pixel dimensions than the input file has .

    Juergen


    Juergen_D@adobeforums.com Guest

  4. #4

    Default Re: Degraded photo quality on web/other issues with Web-Gallery

    Thank you, Juergen. It's too bad my husband doesn't always admire my "strong points"! :)

    I, too, had been wondering about the workflow used in creating the Source images for the Web Gallery. I see snoluvr has another thread on this. Maybe I'll post there and ask him for a workflow. We might pick up some clues.
    Beth_Haney@adobeforums.com Guest

  5. #5

    Default Re: Degraded photo quality on web/other issues with Web-Gallery

    Hi Beth,
    When you said "workflow" I actually had to figure out what you meant exactly. A testament to my naivete.

    I edit all my pic's in PS Elements-[whats "PSD"?]

    I then "save as" a "copy" for the original folder-"My Pictures"-[a WinXP 'feature' I believe]

    All images begin in jpg format and Adobe try's to save "some" in "pdf" but I change those to jpg,-[not sure why some show up in the "save" or "save as" as "pdf" and yet others as "jpg".]
    Why do I change the format?- Because at first I didn't understand about opening those files 'only' in the Adobe interface and was used to seeing the actual thumbnails in the My Pictures folder, not an "icon'.
    I'm begining to see the light here though-more figuring out to do...

    None of the images have been re-sized.

    The particular album I referred to in my initial post:-[first and only time doing this]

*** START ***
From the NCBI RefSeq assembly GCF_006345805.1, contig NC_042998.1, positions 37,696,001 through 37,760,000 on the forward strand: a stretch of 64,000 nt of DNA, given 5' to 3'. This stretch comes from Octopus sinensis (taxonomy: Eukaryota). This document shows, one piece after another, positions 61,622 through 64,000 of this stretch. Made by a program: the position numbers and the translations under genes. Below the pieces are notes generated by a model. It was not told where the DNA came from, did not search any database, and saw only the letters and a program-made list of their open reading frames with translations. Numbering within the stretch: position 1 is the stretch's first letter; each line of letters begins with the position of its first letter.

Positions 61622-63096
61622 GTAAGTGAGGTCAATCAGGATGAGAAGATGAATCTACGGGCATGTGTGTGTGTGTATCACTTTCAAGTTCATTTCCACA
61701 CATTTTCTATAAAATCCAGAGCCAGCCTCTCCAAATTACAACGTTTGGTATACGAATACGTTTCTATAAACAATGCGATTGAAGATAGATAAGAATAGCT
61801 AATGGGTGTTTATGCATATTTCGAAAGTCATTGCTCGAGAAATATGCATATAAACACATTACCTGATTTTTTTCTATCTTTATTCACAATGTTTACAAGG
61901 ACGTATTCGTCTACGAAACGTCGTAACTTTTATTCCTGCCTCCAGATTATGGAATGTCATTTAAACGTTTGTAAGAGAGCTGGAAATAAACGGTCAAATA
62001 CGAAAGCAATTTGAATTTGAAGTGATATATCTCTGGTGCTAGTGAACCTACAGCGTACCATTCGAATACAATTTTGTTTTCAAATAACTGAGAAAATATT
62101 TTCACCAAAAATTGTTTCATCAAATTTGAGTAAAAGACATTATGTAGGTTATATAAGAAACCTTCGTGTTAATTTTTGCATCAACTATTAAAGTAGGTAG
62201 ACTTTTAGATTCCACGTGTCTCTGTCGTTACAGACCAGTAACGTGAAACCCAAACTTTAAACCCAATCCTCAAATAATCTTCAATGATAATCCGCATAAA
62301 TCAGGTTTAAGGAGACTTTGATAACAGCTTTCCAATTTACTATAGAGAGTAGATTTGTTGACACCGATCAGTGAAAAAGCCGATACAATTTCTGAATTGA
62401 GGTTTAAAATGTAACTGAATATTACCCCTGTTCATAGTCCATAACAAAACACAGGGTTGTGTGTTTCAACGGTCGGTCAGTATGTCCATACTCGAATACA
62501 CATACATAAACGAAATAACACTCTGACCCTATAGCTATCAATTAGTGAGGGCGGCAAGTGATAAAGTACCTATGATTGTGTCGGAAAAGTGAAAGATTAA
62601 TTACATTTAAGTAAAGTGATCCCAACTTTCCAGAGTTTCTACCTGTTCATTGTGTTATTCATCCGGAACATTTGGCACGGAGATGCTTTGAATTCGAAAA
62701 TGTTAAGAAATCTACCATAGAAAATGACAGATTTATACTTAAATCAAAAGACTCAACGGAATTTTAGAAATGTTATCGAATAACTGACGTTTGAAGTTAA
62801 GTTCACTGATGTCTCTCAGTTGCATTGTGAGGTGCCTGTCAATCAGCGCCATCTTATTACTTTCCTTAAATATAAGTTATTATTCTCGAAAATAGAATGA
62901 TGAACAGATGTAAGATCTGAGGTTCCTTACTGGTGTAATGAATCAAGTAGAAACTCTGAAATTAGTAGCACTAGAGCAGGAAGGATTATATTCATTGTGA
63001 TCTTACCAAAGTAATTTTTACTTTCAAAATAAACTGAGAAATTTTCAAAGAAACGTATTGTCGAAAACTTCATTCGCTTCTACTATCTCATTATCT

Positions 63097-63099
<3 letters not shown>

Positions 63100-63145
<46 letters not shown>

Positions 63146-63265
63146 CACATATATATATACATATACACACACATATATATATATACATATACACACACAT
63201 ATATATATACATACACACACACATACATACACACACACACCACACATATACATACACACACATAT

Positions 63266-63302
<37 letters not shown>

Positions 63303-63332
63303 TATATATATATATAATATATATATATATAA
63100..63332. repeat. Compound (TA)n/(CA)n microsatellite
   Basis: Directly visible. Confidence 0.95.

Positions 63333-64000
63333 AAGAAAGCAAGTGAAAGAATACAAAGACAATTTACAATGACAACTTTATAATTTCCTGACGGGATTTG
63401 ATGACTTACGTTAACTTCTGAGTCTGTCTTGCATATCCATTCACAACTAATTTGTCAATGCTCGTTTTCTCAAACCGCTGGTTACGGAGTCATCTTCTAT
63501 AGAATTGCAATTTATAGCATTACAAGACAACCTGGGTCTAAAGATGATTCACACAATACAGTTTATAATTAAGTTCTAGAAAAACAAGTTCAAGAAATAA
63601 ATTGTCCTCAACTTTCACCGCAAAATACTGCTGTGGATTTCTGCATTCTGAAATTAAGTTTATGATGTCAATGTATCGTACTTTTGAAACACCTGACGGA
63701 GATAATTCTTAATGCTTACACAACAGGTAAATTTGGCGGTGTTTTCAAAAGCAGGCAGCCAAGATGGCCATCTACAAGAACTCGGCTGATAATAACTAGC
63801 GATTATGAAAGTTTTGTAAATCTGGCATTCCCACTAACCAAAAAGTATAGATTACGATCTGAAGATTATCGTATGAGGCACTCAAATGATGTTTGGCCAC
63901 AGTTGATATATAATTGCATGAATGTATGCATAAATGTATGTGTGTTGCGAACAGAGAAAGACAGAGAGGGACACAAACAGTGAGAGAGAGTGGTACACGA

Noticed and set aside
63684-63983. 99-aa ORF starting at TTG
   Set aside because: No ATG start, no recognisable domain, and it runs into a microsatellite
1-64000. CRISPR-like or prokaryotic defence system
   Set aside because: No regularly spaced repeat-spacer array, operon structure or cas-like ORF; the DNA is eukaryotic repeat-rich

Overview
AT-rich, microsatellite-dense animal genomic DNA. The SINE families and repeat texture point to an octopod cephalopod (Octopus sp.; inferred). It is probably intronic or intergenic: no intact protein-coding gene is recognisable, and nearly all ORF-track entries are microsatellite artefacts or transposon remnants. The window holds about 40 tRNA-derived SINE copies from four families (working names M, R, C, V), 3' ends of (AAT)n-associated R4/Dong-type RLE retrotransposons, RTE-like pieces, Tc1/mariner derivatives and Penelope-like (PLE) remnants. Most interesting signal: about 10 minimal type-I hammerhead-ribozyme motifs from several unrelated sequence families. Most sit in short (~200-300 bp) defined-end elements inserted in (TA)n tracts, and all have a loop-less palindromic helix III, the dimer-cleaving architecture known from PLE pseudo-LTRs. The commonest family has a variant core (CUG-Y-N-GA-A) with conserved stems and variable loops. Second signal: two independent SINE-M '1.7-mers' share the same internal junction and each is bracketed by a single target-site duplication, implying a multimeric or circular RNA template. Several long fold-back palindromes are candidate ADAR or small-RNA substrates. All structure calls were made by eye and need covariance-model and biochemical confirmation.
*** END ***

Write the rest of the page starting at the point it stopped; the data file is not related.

I clicked "Create a Web Photo Gallery" and browsed for the new folder, found it, clicked it, and then got stumped as to where to save in "destination" folder.

    The wonderfully detailed information you posted will help immensely!! And I thank you. I'll also be studying the previously posted items on dealing with photo's on the web as I see there are several. Also will be checking into the Jay Arraich site.

    Camera- Sony Cyber-shot/4.0mp's

    Now to get out of this office for awhile! :}
    Enjoy the weekend!
    snoluvr
    snoluvr@adobeforums.com Guest

  6. #6

    Default Re: Degraded photo quality on web/other issues with Web-Gallery

    You're probably out of the "office" by now, but I'll quickly explain the different image formats.

    Your camera stores images in the JPEG format I see. That's fine, and it's very common. JPEG is, though, known as a "lossy" format, which means that each time you edit and resave, more of the digital information is thrown away as the image file is further compressed. That's not always bad, but it's not always the best way to handle image files, either.

    Both PSD - which stands for "PhotoShop Doent" or something close I assume - and TIFF (don't know what that stands for) are known as "non-lossy" formats, meaning there is no compression of image data during saves, and you can edit and save from now until doomsday without losing any image information. Either PSD or TIFF are the preferred formats when you're editing image files in Elements.

    For your next group of images, try this and see if you get better results:

    Download your camera images and immediately do a "Save As" to either PSD or TIFF format. Then, put your original JPEGs away in a safe place for archiving and work on the converted files.

    Judging from the description of how you're currently managing your new files, I think it is possible some of your quality issues might be resolved if you quit editing in JPEG. It's certainly worth the time to experiment.
    Beth_Haney@adobeforums.com Guest